Just look at Surround Insurance, a Boston-based insurtech that offers a customised insurance policy that can be bought entirely online in under 4 minutes. In Germany, at least six health insurance companies reimburse mySugr’s digital diabetes solution, which includes an app connected to blood glucose monitors for easier management of patients’ condition; this covers 15 million lives. 

Source: beyondtype2.org

Set specific digital transformation goals

It is essential for insurers to set a digital transformation vision and specific goals for the core business. This may be a focus on lead generation or claims reduction (for example, through prevention or case management). Having a sharp vision is particularly important because it provides room for insurers and transformation leaders to stop and think:

Are there other options that are easier to carry out and can have more impact on the core business?

For example, lead generation through cross-selling from the insurer’s own in-force might be easier to achieve than generating leads through digital channels.

Mapping out different use cases of customer journeys that need to be realised over the coming years might help in making the overall vision more concrete. The next step is deciding which of these customer journeys are low-hanging fruits that can bring the most impact. At this stage, design thinking methodologies can help to better understand the customer and determine which use cases would be worth offering.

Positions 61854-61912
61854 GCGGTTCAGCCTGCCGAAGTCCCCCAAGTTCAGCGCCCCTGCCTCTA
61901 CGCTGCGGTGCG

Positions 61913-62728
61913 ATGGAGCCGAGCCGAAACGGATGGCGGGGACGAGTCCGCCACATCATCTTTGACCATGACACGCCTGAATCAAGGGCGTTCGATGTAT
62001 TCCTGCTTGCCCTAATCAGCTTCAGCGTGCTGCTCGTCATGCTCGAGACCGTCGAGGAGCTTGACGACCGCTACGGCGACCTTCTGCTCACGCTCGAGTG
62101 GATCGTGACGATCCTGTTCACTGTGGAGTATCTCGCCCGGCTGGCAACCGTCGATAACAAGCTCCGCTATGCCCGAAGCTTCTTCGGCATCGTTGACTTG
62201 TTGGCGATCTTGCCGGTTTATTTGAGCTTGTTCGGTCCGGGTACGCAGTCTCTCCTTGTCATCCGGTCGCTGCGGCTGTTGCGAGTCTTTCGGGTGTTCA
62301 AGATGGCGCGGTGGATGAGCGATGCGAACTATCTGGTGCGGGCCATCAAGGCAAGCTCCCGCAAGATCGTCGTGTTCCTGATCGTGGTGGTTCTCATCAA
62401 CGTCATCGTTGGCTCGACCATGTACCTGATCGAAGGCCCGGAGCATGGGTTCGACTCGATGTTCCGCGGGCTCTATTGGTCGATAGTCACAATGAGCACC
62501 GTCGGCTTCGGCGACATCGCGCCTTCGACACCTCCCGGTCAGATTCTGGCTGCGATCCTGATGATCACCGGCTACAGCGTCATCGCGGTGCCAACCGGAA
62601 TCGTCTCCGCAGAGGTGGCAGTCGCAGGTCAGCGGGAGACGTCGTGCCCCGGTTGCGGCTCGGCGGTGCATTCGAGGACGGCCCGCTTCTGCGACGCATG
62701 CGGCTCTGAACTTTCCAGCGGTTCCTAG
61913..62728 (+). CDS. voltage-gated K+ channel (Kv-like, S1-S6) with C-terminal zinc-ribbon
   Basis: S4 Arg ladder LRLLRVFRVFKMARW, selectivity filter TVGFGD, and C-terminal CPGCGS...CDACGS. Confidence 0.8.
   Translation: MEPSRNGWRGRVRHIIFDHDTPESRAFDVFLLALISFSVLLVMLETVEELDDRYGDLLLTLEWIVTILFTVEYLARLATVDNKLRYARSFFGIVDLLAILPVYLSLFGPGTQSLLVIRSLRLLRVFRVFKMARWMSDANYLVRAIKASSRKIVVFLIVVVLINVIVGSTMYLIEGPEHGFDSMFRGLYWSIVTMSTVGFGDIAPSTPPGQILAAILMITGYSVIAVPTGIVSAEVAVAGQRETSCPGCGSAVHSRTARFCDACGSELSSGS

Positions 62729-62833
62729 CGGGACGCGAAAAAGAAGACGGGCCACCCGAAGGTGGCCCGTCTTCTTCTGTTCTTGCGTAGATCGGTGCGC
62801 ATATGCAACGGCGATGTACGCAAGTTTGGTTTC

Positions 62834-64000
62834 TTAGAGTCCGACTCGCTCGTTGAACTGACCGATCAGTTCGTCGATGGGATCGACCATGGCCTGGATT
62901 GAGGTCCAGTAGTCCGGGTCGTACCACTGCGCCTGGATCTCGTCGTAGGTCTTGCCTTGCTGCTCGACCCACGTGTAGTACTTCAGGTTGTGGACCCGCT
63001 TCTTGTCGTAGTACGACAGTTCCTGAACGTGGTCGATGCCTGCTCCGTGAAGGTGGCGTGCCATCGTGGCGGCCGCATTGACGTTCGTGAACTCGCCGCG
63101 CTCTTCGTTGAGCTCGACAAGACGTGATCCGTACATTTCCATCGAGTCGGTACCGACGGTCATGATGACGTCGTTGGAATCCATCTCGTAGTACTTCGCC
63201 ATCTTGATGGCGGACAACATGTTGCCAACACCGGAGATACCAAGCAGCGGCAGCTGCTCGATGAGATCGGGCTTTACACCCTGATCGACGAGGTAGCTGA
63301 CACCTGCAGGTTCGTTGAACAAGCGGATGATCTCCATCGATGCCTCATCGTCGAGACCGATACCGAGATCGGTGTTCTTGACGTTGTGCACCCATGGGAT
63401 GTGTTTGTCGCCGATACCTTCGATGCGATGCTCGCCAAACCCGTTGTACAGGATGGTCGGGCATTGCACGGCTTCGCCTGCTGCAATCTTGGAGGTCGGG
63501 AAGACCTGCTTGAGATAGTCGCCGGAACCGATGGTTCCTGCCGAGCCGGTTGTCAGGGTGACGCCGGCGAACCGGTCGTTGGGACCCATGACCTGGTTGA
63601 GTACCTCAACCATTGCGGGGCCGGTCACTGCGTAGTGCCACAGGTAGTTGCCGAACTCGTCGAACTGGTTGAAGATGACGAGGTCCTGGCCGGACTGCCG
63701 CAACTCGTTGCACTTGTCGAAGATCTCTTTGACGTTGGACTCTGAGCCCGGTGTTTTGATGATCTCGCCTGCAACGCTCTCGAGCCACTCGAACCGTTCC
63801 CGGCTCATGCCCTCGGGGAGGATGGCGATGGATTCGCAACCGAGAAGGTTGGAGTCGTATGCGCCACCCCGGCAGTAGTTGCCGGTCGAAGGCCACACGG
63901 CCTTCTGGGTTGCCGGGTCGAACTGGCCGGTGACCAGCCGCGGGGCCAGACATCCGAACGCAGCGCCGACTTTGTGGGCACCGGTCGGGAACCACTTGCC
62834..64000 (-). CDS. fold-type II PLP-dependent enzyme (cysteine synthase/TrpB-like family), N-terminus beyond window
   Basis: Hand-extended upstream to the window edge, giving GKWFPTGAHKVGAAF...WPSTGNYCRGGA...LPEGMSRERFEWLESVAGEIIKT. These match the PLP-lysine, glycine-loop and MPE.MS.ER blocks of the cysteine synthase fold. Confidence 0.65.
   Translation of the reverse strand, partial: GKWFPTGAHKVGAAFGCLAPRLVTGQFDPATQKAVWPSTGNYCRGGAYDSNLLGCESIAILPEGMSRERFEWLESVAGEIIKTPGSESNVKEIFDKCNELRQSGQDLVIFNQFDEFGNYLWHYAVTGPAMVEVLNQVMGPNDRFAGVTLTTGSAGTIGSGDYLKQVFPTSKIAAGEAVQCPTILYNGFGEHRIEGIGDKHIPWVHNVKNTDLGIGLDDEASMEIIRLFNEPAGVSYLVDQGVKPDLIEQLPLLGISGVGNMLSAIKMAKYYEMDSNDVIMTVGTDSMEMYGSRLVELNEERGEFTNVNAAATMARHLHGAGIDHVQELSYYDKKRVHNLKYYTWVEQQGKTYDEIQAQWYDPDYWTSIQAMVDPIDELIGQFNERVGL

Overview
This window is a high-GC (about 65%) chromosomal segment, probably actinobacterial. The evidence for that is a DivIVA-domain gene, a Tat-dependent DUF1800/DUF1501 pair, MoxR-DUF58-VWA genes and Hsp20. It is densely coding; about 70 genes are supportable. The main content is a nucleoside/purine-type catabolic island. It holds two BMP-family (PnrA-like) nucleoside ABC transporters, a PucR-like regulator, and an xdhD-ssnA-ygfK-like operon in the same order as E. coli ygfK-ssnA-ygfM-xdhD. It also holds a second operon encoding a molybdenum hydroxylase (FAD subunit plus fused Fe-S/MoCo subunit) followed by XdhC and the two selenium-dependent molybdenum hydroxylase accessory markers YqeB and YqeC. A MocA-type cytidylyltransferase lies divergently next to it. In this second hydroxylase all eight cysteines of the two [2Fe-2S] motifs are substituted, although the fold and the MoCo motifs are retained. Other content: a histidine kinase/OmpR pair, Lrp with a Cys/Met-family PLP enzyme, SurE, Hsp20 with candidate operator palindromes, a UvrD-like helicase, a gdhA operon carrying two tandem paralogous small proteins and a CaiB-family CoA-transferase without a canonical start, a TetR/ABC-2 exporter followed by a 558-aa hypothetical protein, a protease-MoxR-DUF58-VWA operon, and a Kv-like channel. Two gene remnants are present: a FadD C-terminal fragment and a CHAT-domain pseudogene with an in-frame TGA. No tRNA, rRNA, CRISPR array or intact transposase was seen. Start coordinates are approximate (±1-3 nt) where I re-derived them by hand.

An insurer’s journey to better customer experience

Back in 2017, the global insurer Allianz implemented 70 customer journey improvement projects across 24 business units, within the first year of their new digital strategy.

With the help of customer-experience practices they began to analyse the different journeys people took when using their services. From health claims to automotive incidents, each journey was examined to find the pain and the positive in each. It revealed that most people are hybrid customers. They start online but prefer to purchase offline. This led to investment in a set of digital tools that complimented the offline experience, adding consistency for the customer, and economy for the employees serving them. Allianz managed to reduce costs and streamline operation by investing in self-serve capabilities that avoided calls to call centres.

Ready to shake things up? 

Thinking about your digital transformation is the start of an epic journey. If you’re ready to take the leap and you are looking for a trusted partner to help you bring your digital product to life, you are in the right place. 


We are strong believers that technology can be of use for both insurance customers and providers and we are looking for partners who share our belief. If you dream about shaking up the insurance industry for the better, reach out to us. We have a proven track record working in the healthcare and wellness sector, including insurance, and we can support you in clarifying and developing your project idea.

Written by

Nadezhda Yankulska

Marketing Specialist at Despark